Yesterday, my wife had reported the disappearance of Goldie, one of her preferred egg-laying hens. Not finding her in the coop when she opened it that morning, she had speculated that Goldie might have somehow escaped the previous evening before the coop was closed up for the night. But, alas, no. Because today she found the mangled and torn-asunder body of Cochee, her only Cochin hen, on the roof of the 8-foot chicken coop.

She deduced that a raccoon had found a way to scale the coop wall, crawl into the coop through the ventline that runs along and under the roof, catch and drag out the hen, and then totally shred her. So, we had a job to do if we were going to keep our remaining 5 chickens from suffering a similar fate.

So off we went to obtain the materials and get the tools to completely wrap the roof ventline in tightly-stapled chicken wire so no raccoon could again crawl in. But there was more to be done, because who was to say that a dexterous raccoon would not be able to open one of the rabbit hutch doors and make off with one of my wife's cute bunnies? So we installed raccoon-proof spring-loaded latches on all four rabbitt hutches and weighed each of their swing-up hutch tops with a brick.

That took care of defense. Then on to offense. Because the raccoon(s) had to go.

So that night we set up 2 live traps around the chicken coop (each baited with an open can of tuna) and retired for the night hoping for the best.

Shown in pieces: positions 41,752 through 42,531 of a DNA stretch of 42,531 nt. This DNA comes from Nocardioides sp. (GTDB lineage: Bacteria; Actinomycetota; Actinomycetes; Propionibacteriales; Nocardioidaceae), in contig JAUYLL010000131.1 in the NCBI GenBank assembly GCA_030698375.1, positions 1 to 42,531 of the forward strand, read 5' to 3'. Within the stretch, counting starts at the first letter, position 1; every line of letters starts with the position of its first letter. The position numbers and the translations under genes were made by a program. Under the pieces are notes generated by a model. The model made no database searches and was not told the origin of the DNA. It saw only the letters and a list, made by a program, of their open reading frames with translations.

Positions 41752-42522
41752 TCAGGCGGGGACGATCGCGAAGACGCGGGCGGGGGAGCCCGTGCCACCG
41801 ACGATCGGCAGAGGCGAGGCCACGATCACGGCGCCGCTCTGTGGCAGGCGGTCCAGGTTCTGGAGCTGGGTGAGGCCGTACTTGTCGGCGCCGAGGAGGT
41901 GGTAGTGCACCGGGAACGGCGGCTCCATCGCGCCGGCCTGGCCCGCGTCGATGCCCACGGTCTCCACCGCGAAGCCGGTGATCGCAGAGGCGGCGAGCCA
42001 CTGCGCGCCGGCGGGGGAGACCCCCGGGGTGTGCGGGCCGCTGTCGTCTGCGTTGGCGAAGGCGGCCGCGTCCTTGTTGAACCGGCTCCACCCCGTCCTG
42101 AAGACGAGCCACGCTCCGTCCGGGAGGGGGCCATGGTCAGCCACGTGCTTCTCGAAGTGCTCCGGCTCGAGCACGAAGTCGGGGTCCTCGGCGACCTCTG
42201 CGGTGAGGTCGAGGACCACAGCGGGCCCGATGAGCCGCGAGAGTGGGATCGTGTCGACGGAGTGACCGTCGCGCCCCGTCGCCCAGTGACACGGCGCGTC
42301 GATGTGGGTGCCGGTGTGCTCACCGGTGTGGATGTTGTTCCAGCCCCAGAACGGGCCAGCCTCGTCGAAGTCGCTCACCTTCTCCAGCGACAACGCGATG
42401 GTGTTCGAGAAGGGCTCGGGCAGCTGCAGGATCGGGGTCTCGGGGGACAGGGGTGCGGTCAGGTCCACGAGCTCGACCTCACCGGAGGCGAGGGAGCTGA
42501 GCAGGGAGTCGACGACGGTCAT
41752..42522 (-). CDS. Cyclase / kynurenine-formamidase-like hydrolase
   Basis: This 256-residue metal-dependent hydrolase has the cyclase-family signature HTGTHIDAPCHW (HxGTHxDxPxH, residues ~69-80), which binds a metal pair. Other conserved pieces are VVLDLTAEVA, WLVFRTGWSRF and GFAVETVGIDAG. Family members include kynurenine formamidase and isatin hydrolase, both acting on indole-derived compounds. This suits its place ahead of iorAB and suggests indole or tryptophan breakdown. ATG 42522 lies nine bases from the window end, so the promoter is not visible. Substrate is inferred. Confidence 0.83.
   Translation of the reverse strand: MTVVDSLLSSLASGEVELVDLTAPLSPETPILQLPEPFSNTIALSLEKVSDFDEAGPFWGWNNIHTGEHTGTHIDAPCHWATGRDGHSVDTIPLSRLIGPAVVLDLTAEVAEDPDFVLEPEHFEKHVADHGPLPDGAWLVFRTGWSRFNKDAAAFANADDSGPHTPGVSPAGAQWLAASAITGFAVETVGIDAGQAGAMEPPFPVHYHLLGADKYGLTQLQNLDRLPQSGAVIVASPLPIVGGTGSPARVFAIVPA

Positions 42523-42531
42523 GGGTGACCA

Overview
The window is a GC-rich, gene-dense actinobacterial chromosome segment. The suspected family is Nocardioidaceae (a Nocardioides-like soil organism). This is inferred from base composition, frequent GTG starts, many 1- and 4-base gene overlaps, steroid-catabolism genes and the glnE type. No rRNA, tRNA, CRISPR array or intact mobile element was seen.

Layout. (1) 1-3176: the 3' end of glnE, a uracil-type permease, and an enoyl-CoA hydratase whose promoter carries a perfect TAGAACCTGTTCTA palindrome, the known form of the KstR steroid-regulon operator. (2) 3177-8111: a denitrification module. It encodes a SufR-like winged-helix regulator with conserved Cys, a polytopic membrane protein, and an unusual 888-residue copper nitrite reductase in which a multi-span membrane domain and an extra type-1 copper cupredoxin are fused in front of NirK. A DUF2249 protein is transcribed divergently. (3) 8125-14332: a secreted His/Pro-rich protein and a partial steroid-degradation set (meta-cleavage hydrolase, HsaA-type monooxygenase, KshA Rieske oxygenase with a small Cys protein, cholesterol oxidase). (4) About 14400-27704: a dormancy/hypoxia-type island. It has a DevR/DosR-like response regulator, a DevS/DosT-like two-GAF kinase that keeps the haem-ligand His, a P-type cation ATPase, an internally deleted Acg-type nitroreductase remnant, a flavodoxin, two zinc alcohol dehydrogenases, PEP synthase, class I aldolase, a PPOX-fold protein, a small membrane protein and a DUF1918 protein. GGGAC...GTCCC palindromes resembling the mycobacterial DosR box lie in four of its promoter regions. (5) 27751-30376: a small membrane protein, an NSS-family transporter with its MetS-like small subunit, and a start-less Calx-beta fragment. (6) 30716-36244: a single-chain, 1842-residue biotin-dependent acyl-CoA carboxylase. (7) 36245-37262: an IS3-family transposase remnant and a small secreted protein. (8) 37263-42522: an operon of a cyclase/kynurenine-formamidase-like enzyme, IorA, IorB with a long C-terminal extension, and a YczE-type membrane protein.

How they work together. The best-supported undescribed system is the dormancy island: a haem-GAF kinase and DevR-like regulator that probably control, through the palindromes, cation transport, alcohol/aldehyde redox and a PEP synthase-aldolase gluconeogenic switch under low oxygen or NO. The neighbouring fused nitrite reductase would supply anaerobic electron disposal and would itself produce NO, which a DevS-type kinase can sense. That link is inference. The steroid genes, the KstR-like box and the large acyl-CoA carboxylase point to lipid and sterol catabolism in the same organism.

I did do some stock portfolio management today and took care of some other paperwork. But that was just minutiae. Today was the day of the raccoon.

# # #

May 30: Two More Parks and Two More Hikes

June 11th, 2014 at 12:05 am

This was the third and last day of my kickoff trailwalking* trip. I planned it as a 350-400 mile driving loop that took me all the way to Fairy Stone Park in Stuart (VA) and by today's end brought me back home. And in between I explored 5 state parks and took 5 hikes** covering 8 trails. Today's part of the plan came off without a hitch, as I hiked some 5+ miles on Otter Path Trail at Twin Lakes State Park and Channel Cat Trail on Bear Creek Lake State Park.

I started off the morning with a 50-or-so-mile drive from the Super 8 in South Boston to Twin lakes State Park*** in a pit stop of a "town" called Green Bay. Once I got on Otters Path Trail, I found it to be a "rolling wave" type of trail, going up and down and up and down and getting me to huff and puff almost the whole 3.5 mile way. From the nicely cleared and wide trail,I had pretty views of the lake and picturesque views of "acrobatic" creek crossings.

After a picnic lunch, I drove another 40 miles to Bear Creek Lake State Park**** in Cumberland (VA). Channel Cat Trail itself was well marked, but not so its junctions with cutouts and side trails. This made it a challenge to stay on course, even with the help of a trail guide (which was not very much help at all). But I managed.

I chose to do Channel Cat because it was described as an "interpretive" trail. But the signs along the trail were off the mark, not really interpreting the scene around you but instead imparting information on such burning topics as what bait works best on a particular fish. The real highlight of this hike was a half-mile side trail named Running Cedars Trail. Narrow, with towering trees close-in and lush vegetation underfoot, it delivered a very satisfying woodland experience.

And then another 50-mile drive and I was home. Just in time to go out to dinner!

# # #

* I Am A TrailWalker Now!:
http://retired-to-win.savingadvice.com/2014/03/19/i-am-a-tra...

** My Love Affair With Hiking: